Guitar Player

Double Talk

RELEASED IN 1990 on Columbia Records, Chet Atkins and Mark Knopfler’s Neck and Neck remains my all-time favorite Chet record. Although it’s certainly not a quintessential example of his work and style, it’s a world-class example of great craftsmanship and well-seasoned guitar playing. The masterful production was overseen by Knopfler.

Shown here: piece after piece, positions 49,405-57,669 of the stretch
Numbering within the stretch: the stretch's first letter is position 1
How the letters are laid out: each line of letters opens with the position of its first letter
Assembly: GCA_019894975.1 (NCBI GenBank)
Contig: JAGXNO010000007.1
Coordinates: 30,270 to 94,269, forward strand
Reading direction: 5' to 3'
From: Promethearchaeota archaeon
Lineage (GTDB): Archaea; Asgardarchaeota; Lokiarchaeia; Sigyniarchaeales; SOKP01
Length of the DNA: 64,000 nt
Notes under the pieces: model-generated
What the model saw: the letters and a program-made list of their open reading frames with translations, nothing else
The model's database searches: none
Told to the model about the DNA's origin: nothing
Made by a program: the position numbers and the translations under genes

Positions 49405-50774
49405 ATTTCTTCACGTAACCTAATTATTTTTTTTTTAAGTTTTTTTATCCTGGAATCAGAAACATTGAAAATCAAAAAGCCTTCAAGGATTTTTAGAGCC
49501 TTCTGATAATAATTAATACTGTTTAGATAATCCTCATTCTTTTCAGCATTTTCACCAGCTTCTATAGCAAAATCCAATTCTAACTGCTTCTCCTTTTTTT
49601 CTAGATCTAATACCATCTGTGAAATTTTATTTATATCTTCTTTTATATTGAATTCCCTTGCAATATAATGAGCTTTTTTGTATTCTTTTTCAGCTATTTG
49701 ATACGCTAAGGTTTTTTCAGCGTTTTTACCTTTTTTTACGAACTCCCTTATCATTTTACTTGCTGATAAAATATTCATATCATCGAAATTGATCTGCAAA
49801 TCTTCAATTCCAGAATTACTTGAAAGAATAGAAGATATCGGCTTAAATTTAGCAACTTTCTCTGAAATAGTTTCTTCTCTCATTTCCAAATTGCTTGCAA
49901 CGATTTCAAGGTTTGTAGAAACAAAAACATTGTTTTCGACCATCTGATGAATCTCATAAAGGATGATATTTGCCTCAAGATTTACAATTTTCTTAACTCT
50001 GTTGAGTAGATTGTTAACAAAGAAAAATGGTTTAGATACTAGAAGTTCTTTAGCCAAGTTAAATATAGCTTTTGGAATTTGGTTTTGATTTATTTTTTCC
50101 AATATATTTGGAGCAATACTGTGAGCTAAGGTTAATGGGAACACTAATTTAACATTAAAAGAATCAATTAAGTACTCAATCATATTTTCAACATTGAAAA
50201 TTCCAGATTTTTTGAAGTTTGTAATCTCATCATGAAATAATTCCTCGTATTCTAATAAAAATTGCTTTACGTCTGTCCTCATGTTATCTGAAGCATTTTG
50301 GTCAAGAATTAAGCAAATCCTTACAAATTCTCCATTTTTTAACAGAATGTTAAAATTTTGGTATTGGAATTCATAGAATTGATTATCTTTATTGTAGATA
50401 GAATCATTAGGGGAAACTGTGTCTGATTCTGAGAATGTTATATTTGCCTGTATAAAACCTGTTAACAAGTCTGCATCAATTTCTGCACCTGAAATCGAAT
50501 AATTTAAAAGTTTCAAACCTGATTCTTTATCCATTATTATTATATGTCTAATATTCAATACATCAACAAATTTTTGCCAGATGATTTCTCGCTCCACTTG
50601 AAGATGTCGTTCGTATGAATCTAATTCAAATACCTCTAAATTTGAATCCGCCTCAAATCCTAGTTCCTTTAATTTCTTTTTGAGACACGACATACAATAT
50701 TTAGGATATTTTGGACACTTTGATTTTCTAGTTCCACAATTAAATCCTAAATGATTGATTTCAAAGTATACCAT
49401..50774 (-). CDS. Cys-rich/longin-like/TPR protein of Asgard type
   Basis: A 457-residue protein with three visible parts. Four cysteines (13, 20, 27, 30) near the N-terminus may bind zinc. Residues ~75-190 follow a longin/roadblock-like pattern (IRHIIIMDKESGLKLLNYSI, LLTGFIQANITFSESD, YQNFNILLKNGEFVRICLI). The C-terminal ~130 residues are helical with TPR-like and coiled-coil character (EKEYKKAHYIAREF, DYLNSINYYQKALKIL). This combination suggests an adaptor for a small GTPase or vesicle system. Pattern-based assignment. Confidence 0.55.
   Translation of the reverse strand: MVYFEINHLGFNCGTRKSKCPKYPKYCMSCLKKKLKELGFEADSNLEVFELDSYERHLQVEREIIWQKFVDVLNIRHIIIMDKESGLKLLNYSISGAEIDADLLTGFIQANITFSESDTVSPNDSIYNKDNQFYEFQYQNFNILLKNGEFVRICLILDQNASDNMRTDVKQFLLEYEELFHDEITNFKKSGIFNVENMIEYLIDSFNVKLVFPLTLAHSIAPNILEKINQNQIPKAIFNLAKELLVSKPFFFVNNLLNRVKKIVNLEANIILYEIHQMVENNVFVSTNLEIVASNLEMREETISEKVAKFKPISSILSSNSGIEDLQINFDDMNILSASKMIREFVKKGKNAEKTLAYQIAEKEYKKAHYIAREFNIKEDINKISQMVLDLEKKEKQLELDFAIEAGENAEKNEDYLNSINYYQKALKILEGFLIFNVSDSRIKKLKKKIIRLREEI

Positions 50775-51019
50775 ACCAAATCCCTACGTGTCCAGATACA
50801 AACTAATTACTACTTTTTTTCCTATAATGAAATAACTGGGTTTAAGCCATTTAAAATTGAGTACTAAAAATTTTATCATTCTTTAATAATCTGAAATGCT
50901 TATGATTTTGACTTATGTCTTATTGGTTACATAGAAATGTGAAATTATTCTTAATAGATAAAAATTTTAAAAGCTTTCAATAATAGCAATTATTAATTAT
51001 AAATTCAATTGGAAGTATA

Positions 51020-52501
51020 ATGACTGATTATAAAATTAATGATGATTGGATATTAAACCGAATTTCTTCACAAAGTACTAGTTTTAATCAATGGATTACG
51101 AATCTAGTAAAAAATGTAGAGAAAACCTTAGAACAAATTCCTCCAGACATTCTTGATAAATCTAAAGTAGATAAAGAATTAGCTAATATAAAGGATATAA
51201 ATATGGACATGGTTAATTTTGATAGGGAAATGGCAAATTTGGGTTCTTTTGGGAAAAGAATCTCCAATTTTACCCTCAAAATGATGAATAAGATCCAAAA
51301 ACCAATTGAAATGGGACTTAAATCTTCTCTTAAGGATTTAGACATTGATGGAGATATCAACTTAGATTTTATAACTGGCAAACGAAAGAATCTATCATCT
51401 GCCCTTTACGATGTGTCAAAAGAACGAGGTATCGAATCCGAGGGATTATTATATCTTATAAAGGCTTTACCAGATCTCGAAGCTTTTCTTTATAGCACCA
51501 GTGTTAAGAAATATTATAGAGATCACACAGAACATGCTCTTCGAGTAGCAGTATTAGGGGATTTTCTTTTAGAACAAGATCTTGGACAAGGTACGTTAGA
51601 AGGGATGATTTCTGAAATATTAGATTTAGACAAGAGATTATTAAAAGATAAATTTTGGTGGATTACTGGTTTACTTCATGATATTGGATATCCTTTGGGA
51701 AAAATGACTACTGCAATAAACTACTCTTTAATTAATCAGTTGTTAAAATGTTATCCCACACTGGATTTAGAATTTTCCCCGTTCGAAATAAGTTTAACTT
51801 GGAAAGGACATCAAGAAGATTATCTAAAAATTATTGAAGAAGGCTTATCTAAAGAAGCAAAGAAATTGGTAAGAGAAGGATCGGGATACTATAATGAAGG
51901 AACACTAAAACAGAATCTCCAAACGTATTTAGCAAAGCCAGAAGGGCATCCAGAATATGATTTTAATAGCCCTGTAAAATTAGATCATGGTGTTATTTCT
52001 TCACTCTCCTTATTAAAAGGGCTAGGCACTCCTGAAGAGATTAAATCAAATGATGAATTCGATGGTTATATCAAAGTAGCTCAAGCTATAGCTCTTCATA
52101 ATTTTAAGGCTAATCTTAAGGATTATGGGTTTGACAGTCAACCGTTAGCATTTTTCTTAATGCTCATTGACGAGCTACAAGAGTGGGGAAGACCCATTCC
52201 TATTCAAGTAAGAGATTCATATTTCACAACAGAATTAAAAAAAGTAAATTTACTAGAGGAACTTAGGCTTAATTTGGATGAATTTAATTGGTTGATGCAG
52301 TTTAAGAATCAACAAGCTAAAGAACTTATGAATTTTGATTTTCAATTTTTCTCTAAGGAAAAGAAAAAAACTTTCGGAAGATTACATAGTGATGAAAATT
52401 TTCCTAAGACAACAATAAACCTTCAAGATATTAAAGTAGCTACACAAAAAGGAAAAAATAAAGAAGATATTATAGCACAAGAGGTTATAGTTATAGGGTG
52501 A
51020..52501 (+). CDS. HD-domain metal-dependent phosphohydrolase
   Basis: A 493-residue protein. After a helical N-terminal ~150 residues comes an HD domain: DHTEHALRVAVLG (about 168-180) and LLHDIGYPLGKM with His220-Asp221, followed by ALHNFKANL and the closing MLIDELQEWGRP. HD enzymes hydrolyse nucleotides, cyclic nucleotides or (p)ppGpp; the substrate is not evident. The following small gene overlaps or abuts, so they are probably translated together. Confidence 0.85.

Les Paul once said the first song of a set is when the audience is opener, “Poor Boy Blues.” Although this vocal track won Best Country Vocal Collaboration at the 1991 Grammy’s, it’s probably my least-favorite song on the record. That said, it’s an easygoing invitation to the second track, “Sweet Dreams,” which is so relaxed and lovely, it feels like one is laying on water while having a pleasant dream. The inventive arrangement exemplifies the powerful subtle touches all over . The original tonic G major is prefaced by a B7 chord that pulls us to Em. Together with the following A7, this has a ii - V tonality, but the A7 still functions as the secondary dominant of the upcoming D7 chord. Forgive the theory analytics. More simply, Chet and Mark change one chord and the result is a whole new tonal landscape. It’s a brilliant addition. Meanwhile the guitars play simple, captivating melody lines that I’d be hard-pressed to edit. I couldn’t veto one single note. Their musical lines are as memorable as the song’s original melody. Underneath it all, the rhythm section softly percolates as Paul Franklin plays perfect steel pads and the legendary Floyd Cramer brings his iconic stylistic piano fills. It’s a little masterpiece.

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